The Olde Tyme Radio Network


Jerry Haendiges'

Olde Tyme Radio Network

American Flag picture Here you may once again listen to those great old radio classics by way of contemporary broadcasters. These broadcasts each contain several complete old-time radio programs provided by broadcasters dedicated to preserving and encouraging Old Time Radio.

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Jerry Haendiges'
"Old Time Radio Classics"
Jerry began broadcasting over several Southern California stations from 1969 till 1989. In 1974, with Jim Coontz and Kevin Stern, he started an old time radio club in Los Angeles, The Society To Preserve and Encourage Radio Drama, Variety and Comedy, using the acronym SPERDVAC. In 2002 he offered to Guest host his very close friends, John and Larry Gassman's "Same Time, Same Station" temporarily till they could take it over again. John and Larry are now back and you hear their excellent programs right here every week right here on his Olde Tyme Radio Network. Jerry is continuing on using his original show title of "Old Time Radio Classics."


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  • Philco RadioClick to hear the Program of 9-16-18
    New programs added every Sunday

    This Week's Old Time Radio Classics Schedule:

    7-26-54 "Chinatown"
    Stars: Jeff Chandler, Harry Bartell, Jerry Housner, Olan Soule', Lillian Biaff, Virginia Gregg, Herb Butterfield, Vic Perren, Barney Phillips and Tony Barrett.
    Producer: Michael Meshnikoff
    Directors/Writers: David Friedkin and Morton Fine
    Music: Walter Schuman and Walter Scott

    Episode 535 "Chinook"
    STARS: Jack Mather and Harry Lang

    Episode 1 7-5-48 "Advice To A Young Lawyer"
    STARS: Will Wright, John Beal
    WRITER: Arnold Pearl
    MUSIC: Marlin Styles, Lud Gluskin

    6-26-48 "Should Young Girls Travel Alone?"
    HOST: Allen Ludden.
    Teenage Panel Answers Questions Troubling Other Teens


    Larry and John Gassman's
    "Same Time, Same Station"
    Identical twin brothers, John and Larry Gassman are used to surprising skeptics. Blind since birth, they have been exceeding the expectations of doubting observers all their lives.
    The Gassman's radio careers were launched in 1973, at a small radio station at Rio Hondo College in Whittier. By 1980, they were the sole hosts, producers and engineers of the KPCC-FM radio program, "Same Time, Same Station". The show was devoted to airing vintage radio programs which featured dramas, comedies, variety programs, news broadcasts and documentaries from the 1930's, '40's, and '50's. These original productions were aired in their entirety, uncut and uninterrupted. The show lasted until March of 2000. They then moved their program to KCSN in Northridge, California. In 2002 they both became to busy to continue the broadcast. Rather then to see the show die, Jerry Haendiges offered to "guest" host the show temporarily. After an absence of over 8 years, the Gassman's are happy to now resume "Same Time, Same Station" on my Olde Tyme Radio Network (and I'm really happy to have them back)..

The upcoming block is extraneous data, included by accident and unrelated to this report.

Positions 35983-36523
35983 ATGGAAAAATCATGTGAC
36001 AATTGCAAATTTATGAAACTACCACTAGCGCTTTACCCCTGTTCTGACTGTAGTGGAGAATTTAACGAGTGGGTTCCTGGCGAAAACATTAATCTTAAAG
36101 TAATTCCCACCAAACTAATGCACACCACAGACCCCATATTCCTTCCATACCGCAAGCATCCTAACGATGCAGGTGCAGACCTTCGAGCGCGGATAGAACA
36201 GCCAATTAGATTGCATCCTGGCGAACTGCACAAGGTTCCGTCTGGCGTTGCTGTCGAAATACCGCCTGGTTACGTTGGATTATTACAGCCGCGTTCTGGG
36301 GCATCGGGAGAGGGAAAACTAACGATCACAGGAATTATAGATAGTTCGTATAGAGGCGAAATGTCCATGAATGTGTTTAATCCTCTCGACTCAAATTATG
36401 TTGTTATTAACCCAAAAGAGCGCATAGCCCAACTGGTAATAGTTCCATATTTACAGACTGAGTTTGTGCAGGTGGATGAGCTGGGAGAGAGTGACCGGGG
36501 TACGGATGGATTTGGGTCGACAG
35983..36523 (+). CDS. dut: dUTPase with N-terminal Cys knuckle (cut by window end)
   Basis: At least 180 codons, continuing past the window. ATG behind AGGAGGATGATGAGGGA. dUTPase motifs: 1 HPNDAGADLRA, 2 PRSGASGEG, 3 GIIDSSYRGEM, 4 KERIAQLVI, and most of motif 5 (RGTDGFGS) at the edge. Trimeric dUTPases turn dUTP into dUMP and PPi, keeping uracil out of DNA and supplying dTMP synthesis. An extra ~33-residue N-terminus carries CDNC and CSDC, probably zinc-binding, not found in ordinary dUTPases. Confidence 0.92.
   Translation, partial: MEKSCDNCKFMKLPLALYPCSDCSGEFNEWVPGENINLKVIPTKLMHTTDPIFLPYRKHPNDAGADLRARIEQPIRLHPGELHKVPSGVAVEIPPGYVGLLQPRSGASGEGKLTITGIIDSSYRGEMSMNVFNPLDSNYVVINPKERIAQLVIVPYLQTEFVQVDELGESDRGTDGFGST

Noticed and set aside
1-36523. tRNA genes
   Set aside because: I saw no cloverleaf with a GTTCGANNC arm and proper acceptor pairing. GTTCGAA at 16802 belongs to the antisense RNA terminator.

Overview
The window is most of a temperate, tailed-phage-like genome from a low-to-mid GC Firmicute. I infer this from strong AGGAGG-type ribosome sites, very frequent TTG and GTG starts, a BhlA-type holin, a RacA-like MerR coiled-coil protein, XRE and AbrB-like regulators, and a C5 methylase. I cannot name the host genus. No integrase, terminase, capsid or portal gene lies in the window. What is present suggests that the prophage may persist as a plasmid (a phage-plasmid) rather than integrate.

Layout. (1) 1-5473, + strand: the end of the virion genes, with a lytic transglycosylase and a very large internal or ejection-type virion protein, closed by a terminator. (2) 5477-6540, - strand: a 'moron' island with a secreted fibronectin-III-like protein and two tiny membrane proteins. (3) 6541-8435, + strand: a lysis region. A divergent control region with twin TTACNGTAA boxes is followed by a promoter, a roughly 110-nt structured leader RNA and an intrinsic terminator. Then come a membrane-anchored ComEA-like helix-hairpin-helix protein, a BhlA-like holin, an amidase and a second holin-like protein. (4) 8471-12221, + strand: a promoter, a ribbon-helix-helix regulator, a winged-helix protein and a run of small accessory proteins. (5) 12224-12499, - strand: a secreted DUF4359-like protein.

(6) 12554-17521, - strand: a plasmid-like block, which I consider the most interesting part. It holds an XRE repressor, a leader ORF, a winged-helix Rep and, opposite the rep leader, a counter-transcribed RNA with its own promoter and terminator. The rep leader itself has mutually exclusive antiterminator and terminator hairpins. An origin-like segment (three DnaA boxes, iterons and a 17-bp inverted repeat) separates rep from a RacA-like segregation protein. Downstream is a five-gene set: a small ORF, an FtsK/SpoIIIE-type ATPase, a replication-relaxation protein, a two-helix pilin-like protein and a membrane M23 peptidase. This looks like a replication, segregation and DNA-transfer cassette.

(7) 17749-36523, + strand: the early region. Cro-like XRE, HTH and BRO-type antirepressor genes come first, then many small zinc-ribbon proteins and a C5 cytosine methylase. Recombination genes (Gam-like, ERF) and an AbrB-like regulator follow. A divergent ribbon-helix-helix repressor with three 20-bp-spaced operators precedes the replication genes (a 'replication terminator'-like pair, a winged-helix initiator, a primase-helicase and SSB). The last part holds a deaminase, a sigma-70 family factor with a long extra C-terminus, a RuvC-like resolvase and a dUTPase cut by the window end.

Larry and John's Links

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  • Philco RadioClick to hear the Program of 9-16-18
    New programs added every Sunday

    This Week's Same Time, Same Station Program Schedule:

    This week, we salute the very gifted character actress Verna Felton, Part 1.

    starring Jack Benny” 02/07/1937

    02/06/1938 (014) Man With The Paralyzed Arm.

    01/03/1938 (157) Alice Adams.


    Duane Keilstrup's
    "OTR Classics And Curios"
    Duane Victor Keilstrup, Professor Emeritus at the University of Texas at Arlington, is a native Nebraskan and a Texan by choice. He grew up enjoying big bands at the Orpheum Theater in Omaha and now produces vintage music and classic radio comedy shows on YesterdayUSA. He served many years as editor of an educational journal and recently authored a book with the subtitle "Singing and Soaring on Paths of Joy" at Xulon Press. Dr. Keilstrup and his wife of over 50 years reside in Arlington, Texas where they enjoy their three children, three grandchildren, and three great grandchildren. Duane says he is excited to join The Olde Tyme Radio Network and invites listeners to visit his website at


    Duane's Links

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  • Visit Duane's Website: "OTR Classics And Curios"
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  • Philco Radio Click to hear the Program of 9-16-18

    This Week's Classics & Curios Show:

    "Echoes of Songs and Laughter"

    Episode 315


    It was on November 23, 1889, that the first coin-operated juke box debuted, and 100 years later, on November 23, 1989, Eddie Hubbard celebrated that historic accomplishment by playing several songs from the top 100 number one juke box recordings as determined by the Amusement and Music Operators Association. Eddie plays 15 of those 100 very top recordings played on juke boxes through the years.

    Among the songs featured from the 100 are: Patsy Cline's 1961 hit "Crazy" at # 2, Bobby Darin's "Mack the Knife" at # 6, Fats Domino's "Blueberry Hill" at # 8, Frank Sinatra's "New York, New York" at # 14, Glenn Miller's "In the Mood" at # 23, Glenn's "String of Pearls" at # 58, Artie Shaw's "Stardust" at # 40, Pat Boone's "Love Letters in the Sand" at # 86, Elvis Presley's "Love Me Tender" at # 48, and Marty Robbins' "A White Sport Coat (and a Pink Carnation)" at # 55. And the theme song for the show is, of course, "Juke Box Saturday Night" by Glenn Miller.

    Perhaps you can guess what the other songs on Eddie's playlist might be from the artists who perform them, namely, Brook Benton, Gail Garnett, Ray Price, Bill Doggett, and Johnny Horton.